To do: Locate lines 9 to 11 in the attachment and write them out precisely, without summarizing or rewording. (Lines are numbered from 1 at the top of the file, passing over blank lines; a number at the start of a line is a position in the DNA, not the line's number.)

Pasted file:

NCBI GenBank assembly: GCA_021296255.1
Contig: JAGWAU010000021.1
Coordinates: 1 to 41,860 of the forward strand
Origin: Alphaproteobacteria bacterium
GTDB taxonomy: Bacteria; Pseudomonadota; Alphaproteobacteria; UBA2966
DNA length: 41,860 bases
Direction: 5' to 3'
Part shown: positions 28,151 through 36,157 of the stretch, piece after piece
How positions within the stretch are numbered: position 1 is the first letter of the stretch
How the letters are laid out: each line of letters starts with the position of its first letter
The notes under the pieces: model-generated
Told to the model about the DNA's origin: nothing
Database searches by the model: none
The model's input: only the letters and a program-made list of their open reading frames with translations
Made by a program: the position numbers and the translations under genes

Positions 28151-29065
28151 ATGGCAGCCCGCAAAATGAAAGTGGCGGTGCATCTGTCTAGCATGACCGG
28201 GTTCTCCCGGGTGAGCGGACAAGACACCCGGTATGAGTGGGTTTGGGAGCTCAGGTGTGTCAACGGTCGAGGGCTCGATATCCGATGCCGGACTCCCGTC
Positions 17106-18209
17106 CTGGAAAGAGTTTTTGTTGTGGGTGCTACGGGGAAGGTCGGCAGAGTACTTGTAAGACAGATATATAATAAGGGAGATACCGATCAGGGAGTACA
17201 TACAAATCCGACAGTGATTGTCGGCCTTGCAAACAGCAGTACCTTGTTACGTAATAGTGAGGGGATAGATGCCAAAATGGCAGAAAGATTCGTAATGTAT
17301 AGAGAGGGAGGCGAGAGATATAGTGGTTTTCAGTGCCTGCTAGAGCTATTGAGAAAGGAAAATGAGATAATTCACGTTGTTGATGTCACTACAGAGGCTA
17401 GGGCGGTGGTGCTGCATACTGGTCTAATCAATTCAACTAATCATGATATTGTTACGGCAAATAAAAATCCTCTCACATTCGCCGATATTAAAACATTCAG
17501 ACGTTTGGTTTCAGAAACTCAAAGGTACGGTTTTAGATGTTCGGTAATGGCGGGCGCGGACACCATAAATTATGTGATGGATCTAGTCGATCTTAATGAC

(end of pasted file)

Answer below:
How positions within the stretch are numbered: position 1 is the first letter of the stretch
How the letters are laid out: each line of letters starts with the position of its first letter
The notes under the pieces: model-generated